Cohort 3 showcase their mobility eco-system

Multiple trips to B&Q, a Friday evening spent painting MDF, countless issues with 3D printing and an ambitious exhibit; this is the story of cohort 3’s participation in the 2022 mechanical engineering design exhibition.

July 04 2022

 

The road to the Mechanical Engineering design and project exhibition started all the way back in November 2021 where our idea for a holistically sustainable mobility ecosystem was first conceived. The idea came from a thorough review of the technical challenges facing automotive OEMs and the social constructs which we found to hinder the rate of decarbonisation of private transportation. In the months that followed, our cohort developed this idea into an ecosystem, which, incorporated a range of vehicles and services which were designed to work in unison to ultimately reduce private car ownership. Building such an intricate proposal for the design exhibition provided a few hurdles when it came to presenting to an audience with no prior knowledge of the ecosystem, but we’ll come back to those later.

Forming part of the innovation module of the MRes year, the exhibition stood alongside a report and presentation to form the three assessed outputs of the unit. With that in mind, as a cohort we decided to present our work in 3 distinct methods, tailoring the content to the delivery method. With the report being technical and the presentation being more business and use case focussed, we were left with a dilemma as to how to convey the months of work we’d completed to someone with no prior knowledge. Luckily, as the cohort had worked together to make the high level decisions for our ecosystem’s design, we were all able to explain the intricacies and nuances behind our design. We felt like a content heavy exhibition would be too taxing on the audience, and instead decided to display the method behind our design formulation: systems thinking.

Now coming back to those hurdles I mentioned earlier.

Being the first in person design exhibition that the CDT has participated in, we decided to push the boat out with our exhibit. During the brainstorming phase, our focus was on the content of the posters and how to communicate the systems thinking process. We ultimately decided on 9 A1 posters and a storyboard style format to guide the audience though the design process. In addition to the posters, we wanted to introduce some interactive aspects to the exhibit to support the narrative.

The first port of call was to film 90 second elevator pitch style segments from the cohort each giving an overview of their specific section of the ecosystem design. This would end up being played as a rolling loop on a couple of monitors midway through the poster story board. A mood board also joined the elevator pitches on another screen to split the story board even further to give the audience a glimpse into our motivations behind the design of the vehicles.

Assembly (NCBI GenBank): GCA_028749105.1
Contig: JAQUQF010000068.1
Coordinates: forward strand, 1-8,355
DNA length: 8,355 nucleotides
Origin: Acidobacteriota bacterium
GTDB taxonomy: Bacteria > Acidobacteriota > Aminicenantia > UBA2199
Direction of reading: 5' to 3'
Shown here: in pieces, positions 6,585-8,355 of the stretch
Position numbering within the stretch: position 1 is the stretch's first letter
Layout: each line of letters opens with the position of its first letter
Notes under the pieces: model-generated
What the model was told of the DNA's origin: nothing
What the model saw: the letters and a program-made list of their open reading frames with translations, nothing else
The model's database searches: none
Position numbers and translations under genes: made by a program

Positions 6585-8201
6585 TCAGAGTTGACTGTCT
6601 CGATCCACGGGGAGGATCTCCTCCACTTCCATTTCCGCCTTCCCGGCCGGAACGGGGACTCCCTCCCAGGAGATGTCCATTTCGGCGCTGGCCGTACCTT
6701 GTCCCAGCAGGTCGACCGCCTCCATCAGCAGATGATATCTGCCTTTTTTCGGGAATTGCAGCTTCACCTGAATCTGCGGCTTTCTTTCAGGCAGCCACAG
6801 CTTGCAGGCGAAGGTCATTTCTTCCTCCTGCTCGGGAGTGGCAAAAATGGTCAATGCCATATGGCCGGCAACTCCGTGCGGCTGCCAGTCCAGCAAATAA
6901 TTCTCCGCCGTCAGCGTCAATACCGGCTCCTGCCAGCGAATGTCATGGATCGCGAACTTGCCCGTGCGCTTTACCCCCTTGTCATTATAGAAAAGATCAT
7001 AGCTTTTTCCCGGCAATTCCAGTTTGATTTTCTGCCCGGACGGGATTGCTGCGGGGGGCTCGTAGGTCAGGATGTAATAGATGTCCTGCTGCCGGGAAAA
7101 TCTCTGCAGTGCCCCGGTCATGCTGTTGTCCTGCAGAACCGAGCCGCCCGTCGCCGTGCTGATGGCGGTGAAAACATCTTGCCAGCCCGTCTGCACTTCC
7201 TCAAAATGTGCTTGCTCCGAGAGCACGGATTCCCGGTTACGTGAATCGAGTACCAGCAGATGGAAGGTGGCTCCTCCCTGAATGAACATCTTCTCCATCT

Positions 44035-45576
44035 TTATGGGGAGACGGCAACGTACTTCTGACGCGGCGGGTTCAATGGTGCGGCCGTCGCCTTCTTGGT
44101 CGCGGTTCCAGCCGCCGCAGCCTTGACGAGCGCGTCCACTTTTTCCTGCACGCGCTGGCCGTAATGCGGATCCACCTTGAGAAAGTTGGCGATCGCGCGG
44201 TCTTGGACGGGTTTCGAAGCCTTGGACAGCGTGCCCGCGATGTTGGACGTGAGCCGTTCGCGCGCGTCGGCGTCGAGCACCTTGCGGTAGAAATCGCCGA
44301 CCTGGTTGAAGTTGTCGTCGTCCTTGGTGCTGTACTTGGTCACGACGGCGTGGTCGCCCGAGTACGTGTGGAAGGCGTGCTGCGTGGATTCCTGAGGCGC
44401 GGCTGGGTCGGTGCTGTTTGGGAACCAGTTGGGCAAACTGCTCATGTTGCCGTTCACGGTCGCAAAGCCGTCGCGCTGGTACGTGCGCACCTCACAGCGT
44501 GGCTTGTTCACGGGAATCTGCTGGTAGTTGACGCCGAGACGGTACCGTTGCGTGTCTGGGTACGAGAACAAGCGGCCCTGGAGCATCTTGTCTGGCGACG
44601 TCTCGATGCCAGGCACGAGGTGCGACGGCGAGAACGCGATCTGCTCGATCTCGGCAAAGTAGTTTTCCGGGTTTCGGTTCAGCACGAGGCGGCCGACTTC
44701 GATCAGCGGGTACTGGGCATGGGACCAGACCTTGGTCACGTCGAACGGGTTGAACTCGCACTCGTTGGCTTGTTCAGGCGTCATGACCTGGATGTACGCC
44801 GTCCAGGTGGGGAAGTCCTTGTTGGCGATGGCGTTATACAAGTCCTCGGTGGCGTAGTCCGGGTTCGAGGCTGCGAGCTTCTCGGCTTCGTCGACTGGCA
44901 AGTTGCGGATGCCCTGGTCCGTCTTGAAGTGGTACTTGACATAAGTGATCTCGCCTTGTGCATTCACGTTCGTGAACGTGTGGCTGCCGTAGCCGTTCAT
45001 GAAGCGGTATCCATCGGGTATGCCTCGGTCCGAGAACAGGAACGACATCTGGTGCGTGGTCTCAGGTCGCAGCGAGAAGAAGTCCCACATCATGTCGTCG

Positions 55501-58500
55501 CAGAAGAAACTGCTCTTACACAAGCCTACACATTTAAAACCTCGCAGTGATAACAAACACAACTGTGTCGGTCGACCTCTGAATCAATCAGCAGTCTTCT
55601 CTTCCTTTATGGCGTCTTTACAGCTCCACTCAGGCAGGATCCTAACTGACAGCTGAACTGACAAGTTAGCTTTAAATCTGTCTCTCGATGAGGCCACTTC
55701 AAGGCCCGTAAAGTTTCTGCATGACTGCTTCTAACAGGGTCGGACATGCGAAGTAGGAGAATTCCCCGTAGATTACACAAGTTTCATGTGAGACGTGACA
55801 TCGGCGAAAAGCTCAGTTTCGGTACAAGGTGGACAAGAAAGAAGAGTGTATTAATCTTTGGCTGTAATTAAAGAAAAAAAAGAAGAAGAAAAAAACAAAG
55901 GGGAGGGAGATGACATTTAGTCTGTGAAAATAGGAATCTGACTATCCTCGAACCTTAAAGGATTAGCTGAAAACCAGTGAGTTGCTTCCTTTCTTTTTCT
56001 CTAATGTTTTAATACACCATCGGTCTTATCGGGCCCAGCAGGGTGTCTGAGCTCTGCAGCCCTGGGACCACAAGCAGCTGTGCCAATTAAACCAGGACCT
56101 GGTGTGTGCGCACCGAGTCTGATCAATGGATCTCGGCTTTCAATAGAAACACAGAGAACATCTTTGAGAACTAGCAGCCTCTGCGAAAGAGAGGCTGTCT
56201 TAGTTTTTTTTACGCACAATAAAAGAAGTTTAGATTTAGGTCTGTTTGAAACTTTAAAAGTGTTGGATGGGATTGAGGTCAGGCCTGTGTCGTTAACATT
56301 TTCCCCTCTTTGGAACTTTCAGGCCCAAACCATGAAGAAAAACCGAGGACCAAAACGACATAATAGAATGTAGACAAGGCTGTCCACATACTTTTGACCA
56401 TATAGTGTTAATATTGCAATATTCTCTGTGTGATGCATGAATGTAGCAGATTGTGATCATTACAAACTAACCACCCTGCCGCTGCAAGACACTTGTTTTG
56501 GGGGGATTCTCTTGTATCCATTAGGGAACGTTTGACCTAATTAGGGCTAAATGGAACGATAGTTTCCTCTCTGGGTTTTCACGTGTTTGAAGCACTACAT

Next on the list of interactive aspects was 3D printed model of our vehicles and charging solutions. Given the tight schedule we were working with, it was imperative that nothing drastic should go wrong, but it turns out 3D printing is a little more complicated than I initially thought, and I ended up only getting the models completed the morning of the exhibition (I won’t be making that mistake again!). Ultimately, it took 5 designs and multiple iterations to create a model which wouldn’t implode under its own weight. Stress.

 

Back to the posters, which we were assuming to be A1 in size (we were wrong), we thought they could do with a nicely painted backing plate to make them free standing – as no one wants flimsy posters at an exhibition. The plan was to buy MDF backing boards and to paint them with an AAPS branded paint, obviously this was the next thing to go wrong. Having scoured the local hardware stores for a couple of days for enough MDF for the posters as well as the right shade to paint them, a collective effort from the cohort saw the boards painted by 7pm 3 days before the exhibition. It later transpired that the posters were in fact self-standing and A0; noticeably larger than the backing boards we spent days sourcing and painting. This was really a blessing in disguise, as the larger posters filled the vast space we were given perfectly. A selection of premium chocolates were also procured to entice visitors to our exhibit (not that they could miss it given we took up a quarter of the room). And the last piece to tie up our exhibit was matching polo shirts for our cohort, with the icing on the cake being the QR codes printed on the back which led to our page on the AAPS website. An idea so ingenious that everyone in the CDT eventually ended up with their own polo shirts (you’re welcome Jess).

When it came time to explain the ecosystem and the methods we used to arrive at our final product, the matching polos perfectly symbolised the cohesion that the cohort displayed when talking through the proposal. Though it sounds a bit cliché, the cohort embodied the T model of knowledge down to….well a T. Everyone was able to thoroughly explain the fundamentals of the proposal to the audience and then point in the direction of the suitable cohort member if there were specific follow up questions.

Special mentions go out to Josh and Gary from 3D printing for putting up with my naivety when it came to making the models, and Jess (our Student Experience and Programmes Officer) for arguably being just as excited as us for the exhibition and designing the breaks for the story board. Lastly, it goes without saying that without the contributions of each member of the cohort, there was no way we could’ve pulled off such an ambitious exhibit.

© Copyright 2021 AAPS CDT, Centre for Doctoral Training in Advanced Automotive Propulsion Systems at the University of Bath